Drive Down the Cost of Your Car
It would seem that times have
never been harder for UK motorists and with good reason too. The rising
cost of car insurance, astronomical fuel prices – the price per gallon
having reached the £6 mark – and an increase in VAT have all left some
car owners struggling to run their vehicle.
Despite a promised 1p per
litre fuel duty cut and plans to delay the next planned rise, fuel
prices remain exorbitantly high and the average car insurance policy
continues to rise by 44p per day.
It's unlikely that the
situation is going to improve in the near future, so it's worthwhile
following the simple steps below to drive down the cost of car
Don't stick with the same
insurer: Hands up those who have let their car insurance policy
automatically renew with their current insurer. We've all done it, but
as a nation we waste billions every year by unnecessarily staying with
last year's insurer.
Aim to start getting quotes
for the next year's policy about a month before your old policy expires
so you can compare a range of policies and find the cheapest deal. Why
not use a comparison website to give you a number of competitive quotes
from a variety of insurers.
Shop around for your fuel:
Don't fall into the habit of
filling up at the nearest and most convenient petrol station; you'll
more often than not pay through the nose when you could have saved 3-6p
per litre by looking for the cheapest place to fill up in your local
Once you've found the best
place to get your fuel, make sure you get a full tank of fuel to get
maximum benefit from the saving.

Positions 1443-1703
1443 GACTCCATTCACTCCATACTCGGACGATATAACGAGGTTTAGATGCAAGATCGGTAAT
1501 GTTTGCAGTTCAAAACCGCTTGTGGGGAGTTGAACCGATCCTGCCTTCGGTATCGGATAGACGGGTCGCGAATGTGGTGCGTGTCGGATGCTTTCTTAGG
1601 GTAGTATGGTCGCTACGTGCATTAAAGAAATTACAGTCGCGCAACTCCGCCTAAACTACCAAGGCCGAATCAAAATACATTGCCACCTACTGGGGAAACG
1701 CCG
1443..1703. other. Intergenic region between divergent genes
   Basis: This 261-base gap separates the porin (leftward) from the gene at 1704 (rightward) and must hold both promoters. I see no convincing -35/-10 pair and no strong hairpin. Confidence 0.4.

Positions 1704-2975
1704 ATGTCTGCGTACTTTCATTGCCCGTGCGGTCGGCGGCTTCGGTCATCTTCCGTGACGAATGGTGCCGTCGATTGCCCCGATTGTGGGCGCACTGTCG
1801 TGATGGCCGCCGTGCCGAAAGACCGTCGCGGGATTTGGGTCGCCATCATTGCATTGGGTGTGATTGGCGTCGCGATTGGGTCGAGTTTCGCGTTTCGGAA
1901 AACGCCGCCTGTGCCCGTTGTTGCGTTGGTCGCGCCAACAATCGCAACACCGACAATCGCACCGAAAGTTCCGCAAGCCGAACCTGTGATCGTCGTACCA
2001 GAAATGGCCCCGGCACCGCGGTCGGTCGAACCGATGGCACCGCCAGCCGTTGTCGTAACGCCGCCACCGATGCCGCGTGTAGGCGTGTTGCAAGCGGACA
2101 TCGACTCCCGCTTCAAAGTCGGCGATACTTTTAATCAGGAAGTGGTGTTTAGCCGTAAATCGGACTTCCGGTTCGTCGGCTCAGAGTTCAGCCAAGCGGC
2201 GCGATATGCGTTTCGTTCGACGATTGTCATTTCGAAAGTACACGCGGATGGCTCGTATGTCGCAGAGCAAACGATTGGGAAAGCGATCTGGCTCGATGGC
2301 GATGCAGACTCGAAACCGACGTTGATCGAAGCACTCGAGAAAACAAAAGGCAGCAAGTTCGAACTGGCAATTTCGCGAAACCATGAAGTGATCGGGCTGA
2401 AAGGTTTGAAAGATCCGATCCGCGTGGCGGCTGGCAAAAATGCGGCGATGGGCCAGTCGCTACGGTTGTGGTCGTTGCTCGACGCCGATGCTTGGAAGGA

Aim to reduce your speed and
avoid harsh acceleration, instead moving calmly and smoothly up through
the gears and keeping your vehicle in a gear as possible to get maximum
By reading the road ahead you
can slowly ease off the accelerator or gradually speed up, instead of
having to act at the last minute and waste fuel.
Sticking to the 70mph speed
limit on duel carriageways and motorways and you will use between
10-20% less fuel than travelling at 80mph (and risking being given a
fine and 3 points for speeding).
Lift share with a colleague:
Why not consider sharing the
daily commute with a colleague who lives near to you. Take it in turns
to make the drive in and cut your fuel bill in half in the process (not
to mention reducing the wear and tear on your car).
If you have a bike or your
place of work takes part in the bike to work scheme (giving employees
access to reduced price bikes) why not consider using this method of
transport and pedal your way to fitness in the process.
Watch out for under inflated tyres:
It's easy to forget to carry
out simple maintenance checks such as; checking tyre pressures, brake
pad wear, oil levels, etc but you'll pay for it when it comes to your
Under inflated tyres decrease
your fuel economy and wear down quicker, both of which are bad for your
Aim to check them weekly and
refer to your cars instruction manual for correct pressures (also
adjust according to vehicle load).
Downsize your car:
If you're lucky enough to be a
2 car family, then why not consider downsizing one of them to something
smaller and more economical.
Small cars such are much
cheaper to run, and if you get one of the small diesel engines, you
will get a much reduced road tax (and you'll get as much as 50-60MPG).
Cut down the cost of car insurance:
As with any insurance policy,
the price you pay all comes down to a calculation of your risk to the
insurer. Anything you can do to reduce this risk should, in theory,
reduce the price of your premium.
Easy ways to apply this theory
include; reducing your annual mileage (keep it accurate), taking a pass
plus course (if you're a new driver), adding an older additional
driver, changing your job description (some roles are associated with
higher risk but again this needs to be as accurate as possible) and
finally, improving the security of your vehicle (add an alarm or
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"I am not only a pacifist,
but a militant pacifist. I am willing to fight for peace. Nothing will
end war unless the people themselves refuse to go to war." - Albert